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Living with lethal PIP3 levels: viability of flies lacking PTEN restored by a PH domain mutation in Akt/PKB.


Stocker, H; Andjelkovic, M; Oldham, S; Laffargue, M; Wymann, M P; Hemmings, B A; Hafen, E (2002). Living with lethal PIP3 levels: viability of flies lacking PTEN restored by a PH domain mutation in Akt/PKB. Science, 295(5562):2088-2091.

Abstract

The phosphoinositide phosphatase PTEN is mutated in many human cancers. Although the role of PTEN has been studied extensively, the relative contributions of its numerous potential downstream effectors to deregulated growth and tumorigenesis remain uncertain. We provide genetic evidence in Drosophila melanogaster for the paramount importance of the protein kinase Akt [also called protein kinase B (PKB)] in mediating the effects of increased phosphatidylinositol 3,4,5-trisphosphate (PIP3) concentrations that are caused by the loss of PTEN function. A mutation in the pleckstrin homology (PH) domain of Akt that reduces its affinity for PIP3 sufficed to rescue the lethality of flies devoid of PTEN activity. Thus, Akt appears to be the only critical target activated by increased PIP3 concentrations in Drosophila.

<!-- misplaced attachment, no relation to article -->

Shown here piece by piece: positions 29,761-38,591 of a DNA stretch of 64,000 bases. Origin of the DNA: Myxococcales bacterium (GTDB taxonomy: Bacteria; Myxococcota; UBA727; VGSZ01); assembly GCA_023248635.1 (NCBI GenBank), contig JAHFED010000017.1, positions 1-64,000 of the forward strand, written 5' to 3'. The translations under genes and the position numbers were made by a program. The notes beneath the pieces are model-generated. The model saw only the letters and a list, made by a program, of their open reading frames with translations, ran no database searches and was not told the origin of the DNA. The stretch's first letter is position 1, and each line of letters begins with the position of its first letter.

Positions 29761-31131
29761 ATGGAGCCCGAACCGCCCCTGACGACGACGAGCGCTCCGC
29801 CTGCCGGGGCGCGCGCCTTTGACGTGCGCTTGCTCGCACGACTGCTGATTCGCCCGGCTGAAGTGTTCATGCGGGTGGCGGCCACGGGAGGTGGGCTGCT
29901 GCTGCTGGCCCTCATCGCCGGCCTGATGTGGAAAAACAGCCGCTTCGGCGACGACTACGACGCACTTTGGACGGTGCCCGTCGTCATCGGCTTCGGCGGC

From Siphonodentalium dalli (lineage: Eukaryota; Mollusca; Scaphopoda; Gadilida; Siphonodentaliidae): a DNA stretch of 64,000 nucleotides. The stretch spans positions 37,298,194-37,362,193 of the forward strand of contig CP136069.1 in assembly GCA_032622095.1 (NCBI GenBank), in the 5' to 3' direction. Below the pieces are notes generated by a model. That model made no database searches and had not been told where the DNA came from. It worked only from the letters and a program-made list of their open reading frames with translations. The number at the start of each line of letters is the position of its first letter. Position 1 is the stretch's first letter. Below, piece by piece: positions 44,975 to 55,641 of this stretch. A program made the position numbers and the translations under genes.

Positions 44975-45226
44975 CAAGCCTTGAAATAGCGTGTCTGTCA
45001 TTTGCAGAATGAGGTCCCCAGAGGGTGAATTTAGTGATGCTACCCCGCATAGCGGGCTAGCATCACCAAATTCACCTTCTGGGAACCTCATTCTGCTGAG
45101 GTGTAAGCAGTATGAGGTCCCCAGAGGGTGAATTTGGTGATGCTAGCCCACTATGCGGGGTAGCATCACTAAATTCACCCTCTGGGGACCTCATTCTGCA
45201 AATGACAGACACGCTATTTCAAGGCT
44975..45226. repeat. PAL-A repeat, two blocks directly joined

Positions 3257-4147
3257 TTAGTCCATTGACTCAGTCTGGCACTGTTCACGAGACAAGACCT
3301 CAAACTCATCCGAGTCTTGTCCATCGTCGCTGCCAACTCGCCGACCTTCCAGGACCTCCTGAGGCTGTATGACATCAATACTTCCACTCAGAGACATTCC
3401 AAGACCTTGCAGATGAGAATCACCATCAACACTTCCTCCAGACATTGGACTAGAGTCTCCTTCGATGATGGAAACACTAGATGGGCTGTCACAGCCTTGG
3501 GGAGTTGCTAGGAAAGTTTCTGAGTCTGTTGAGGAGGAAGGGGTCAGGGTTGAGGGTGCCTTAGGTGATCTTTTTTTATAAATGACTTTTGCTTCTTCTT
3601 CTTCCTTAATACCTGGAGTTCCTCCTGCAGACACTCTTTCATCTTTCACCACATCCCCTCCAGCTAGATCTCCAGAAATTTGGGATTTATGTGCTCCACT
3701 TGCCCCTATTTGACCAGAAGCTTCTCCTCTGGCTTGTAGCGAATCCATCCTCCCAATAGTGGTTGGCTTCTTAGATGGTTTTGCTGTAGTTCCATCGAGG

Abstract

The phosphoinositide phosphatase PTEN is mutated in many human cancers. Although the role of PTEN has been studied extensively, the relative contributions of its numerous potential downstream effectors to deregulated growth and tumorigenesis remain uncertain. We provide genetic evidence in Drosophila melanogaster for the paramount importance of the protein kinase Akt [also called protein kinase B (PKB)] in mediating the effects of increased phosphatidylinositol 3,4,5-trisphosphate (PIP3) concentrations that are caused by the loss of PTEN function. A mutation in the pleckstrin homology (PH) domain of Akt that reduces its affinity for PIP3 sufficed to rescue the lethality of flies devoid of PTEN activity. Thus, Akt appears to be the only critical target activated by increased PIP3 concentrations in Drosophila.

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133 citations in Web of Science®
139 citations in Scopus®
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Additional indexing

Item Type:Journal Article, refereed
Communities & Collections:07 Faculty of Science > Institute of Zoology (former)
Dewey Decimal Classification:570 Life sciences; biology
590 Animals (Zoology)
Language:English
Date:15 March 2002
Deposited On:11 Feb 2008 12:17
Last Modified:05 Apr 2016 12:15
Publisher:American Association for the Advancement of Science (AAAS)
ISSN:0036-8075
Publisher DOI:https://doi.org/10.1126/science. 1068094
PubMed ID:11872800

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